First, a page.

• Promote heavily – don’t rely on participating businesses to do the work for you. That's your job but you get rewarded awesomely if you do it properly.
  • Choose your tech carefully. Pick something that will help you maximize shares.
  • Don’t overdo contests – your audience will get tired.

With the success of this contest, we might very well make this an annual Christmas tradition.

If you want to run your own contest, don't hesitate to take a free trial with Gleam.io, they are great and reasonably priced.​

I would also like to take the occasion of this post to publicly thank Bryan from Videofruit who helped me brainstorm some of the promotion strategies!

What would you like to see in our next contest? Let us know in the comments below!

Gael Breton

Hey I'm Gael, one of the guys behind Authority Hacker. I make a living working from my laptop in various places in the world and I will use this website to teach you how you could do the same.

Click Here to Leave a Comment Below 23 comments
ayoub - July 6, 2015

you’re a genius Gael 🙂

LeeTrends - July 6, 2015

Great write up. Actually running a giveaway now with Gleam and loving it. Using it as a way to build up my social channels and email list on one of our niches site.

Will take notes from some of your lessons here.

Do you have a list of those facebook giveaway groups you mentioned in the promotion part of the post?

    Gael Breton - July 7, 2015

    Hey Lee,

    Glad you liked the post yep, Gleam rocks. As for the groups I posted on niche related groups so it depends on what niche you’re in.

Carlos - July 6, 2015

Hi Gael, I’m using thriveleads is “Opt In Pop Up Optimisation Framwork” the same?

Sky - July 7, 2015

Great Post, Gael!

I came across Authority Hacker this year and did not have a chance to witness the contest last year! Looking forward to entering the contest this round!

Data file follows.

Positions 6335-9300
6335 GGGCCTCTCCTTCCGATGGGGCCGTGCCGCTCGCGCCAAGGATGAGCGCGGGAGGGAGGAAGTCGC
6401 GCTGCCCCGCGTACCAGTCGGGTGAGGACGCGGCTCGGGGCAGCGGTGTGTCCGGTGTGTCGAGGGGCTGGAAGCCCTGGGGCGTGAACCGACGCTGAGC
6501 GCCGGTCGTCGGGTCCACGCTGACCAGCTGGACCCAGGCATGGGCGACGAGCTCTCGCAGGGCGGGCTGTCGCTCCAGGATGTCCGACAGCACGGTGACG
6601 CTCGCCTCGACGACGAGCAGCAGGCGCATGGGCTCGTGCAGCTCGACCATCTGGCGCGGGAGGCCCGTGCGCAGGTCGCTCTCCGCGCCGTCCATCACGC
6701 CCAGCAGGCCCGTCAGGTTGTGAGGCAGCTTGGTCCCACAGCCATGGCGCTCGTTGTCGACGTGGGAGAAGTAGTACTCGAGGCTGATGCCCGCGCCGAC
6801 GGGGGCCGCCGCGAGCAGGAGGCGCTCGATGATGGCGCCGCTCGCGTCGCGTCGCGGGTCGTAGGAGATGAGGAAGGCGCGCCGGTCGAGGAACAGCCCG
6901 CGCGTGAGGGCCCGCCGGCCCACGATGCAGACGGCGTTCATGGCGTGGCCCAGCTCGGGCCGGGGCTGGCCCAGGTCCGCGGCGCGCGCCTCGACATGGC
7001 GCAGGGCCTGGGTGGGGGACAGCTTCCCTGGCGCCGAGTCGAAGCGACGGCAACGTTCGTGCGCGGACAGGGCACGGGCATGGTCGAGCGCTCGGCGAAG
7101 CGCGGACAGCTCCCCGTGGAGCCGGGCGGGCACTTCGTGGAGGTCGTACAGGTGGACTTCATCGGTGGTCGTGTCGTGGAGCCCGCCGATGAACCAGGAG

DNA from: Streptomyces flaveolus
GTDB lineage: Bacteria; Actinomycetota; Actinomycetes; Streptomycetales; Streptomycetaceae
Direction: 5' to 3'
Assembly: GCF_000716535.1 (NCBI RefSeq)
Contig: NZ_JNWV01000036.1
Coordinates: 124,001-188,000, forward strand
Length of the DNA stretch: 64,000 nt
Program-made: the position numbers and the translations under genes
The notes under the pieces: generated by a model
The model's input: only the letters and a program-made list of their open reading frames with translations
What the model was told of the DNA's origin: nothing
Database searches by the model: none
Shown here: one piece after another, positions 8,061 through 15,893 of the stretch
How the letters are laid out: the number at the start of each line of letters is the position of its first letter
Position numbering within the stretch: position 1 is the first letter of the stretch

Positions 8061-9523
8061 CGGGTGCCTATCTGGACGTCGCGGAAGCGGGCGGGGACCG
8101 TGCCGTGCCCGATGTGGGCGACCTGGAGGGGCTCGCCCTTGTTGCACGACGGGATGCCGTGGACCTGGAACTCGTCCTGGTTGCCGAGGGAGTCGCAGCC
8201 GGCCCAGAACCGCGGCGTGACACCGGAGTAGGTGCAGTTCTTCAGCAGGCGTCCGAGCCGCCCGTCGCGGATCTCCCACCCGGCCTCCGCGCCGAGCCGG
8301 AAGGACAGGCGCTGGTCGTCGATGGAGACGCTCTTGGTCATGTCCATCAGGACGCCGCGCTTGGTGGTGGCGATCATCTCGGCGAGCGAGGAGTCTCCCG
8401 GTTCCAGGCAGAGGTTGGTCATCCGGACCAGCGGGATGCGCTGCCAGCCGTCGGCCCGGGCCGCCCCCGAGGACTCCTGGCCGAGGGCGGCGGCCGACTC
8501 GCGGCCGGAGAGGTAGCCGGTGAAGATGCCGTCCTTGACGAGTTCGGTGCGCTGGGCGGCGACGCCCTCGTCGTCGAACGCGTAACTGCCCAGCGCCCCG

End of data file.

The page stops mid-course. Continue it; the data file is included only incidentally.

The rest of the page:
Just a few quick question:
1. How long should a Contest/Sweepstakes/Giveaways lasts?
2. How early do you contact the sponsors?
3. How do you reach out to other bloggers to promote the contest? (some bloggers would just turn it off…)


    Gael Breton - July 7, 2015

    Hey Sky, thanks for dropping by.

    Let me answer your questions:

    1 – I did 1 month last year but TBH it felt a bit long, I’ll probably do 2 weeks this year and condense everything
    2 – I contacted as early as 3 months before. It takes time to get approval sometimes
    3 – Honestly it’s a number’s game, usually trade favours, they promote this one for you and you promote something else for them, or you could even pay for the promo.

Nathan - July 10, 2015

Gael, awesome post and something I’ve been wanting to do for my own blog but didn’t really know where to start, how to run the contest, etc. Definitely am bookmarking this to reread probably next month when I have time to put one together.

Cool that Matthew Woodward helped promote you, looks like that worked out very well. I know he’s run a few contests in the past, seems like it’s worked well for him too.

    Gael Breton - July 10, 2015

    Hey Nathan,

    Thanks for dropping by, yeah Matthew helped a lot, so did a bunch of other people. It clearly takes some promo work to make it work out but it’s good to be offering something different, you attract people that would not necessarily opt in.

Juan - July 10, 2015

Gael, this is really cool!

I was curious about the backlinks you got from it, could you give a ballpark number of how many you got from running the contest?

    Gael Breton - July 10, 2015

    We got 8-10 links from relevant forums/communities talking about it. Not huge but not bad given the fact that we didn’t really go after that.

Reona - July 16, 2015

Hi Gael, I love your blog and been reading for two months already since I found your blog. Your theme is very nice, what ThriveTheme are you using?

Robert Nash - August 3, 2015

Wow! Another great post from you guys! I need to build an email list and I definitely will look at running a giveaway, what a great idea! Thanks

Jeff - September 8, 2015


Thanks for providing such an awesome post with valuable contents!

Definitely giving it a try with building a list with my new store as well as gaining some extra exposure. What would you recommend to giveaway with my niche – Christian Clothing?

I thought about Church Apps/Software to giveaway, but that still doesn’t quite fit the general audience of whom I’m targeting with my store…

Thanks Gael,


Huw - March 8, 2016

Hey Gael,

Have you tried fb ads for promotion?


Thomas - August 8, 2016

Wow. Among all the growth techniques available to website owners, this is probably one of the most important out there. I used to think that there’s got to be a lot of work. There probably is, but this is more of a limiting belief for the non-serious than anything. Thanks for the case study, it’s highly revealing.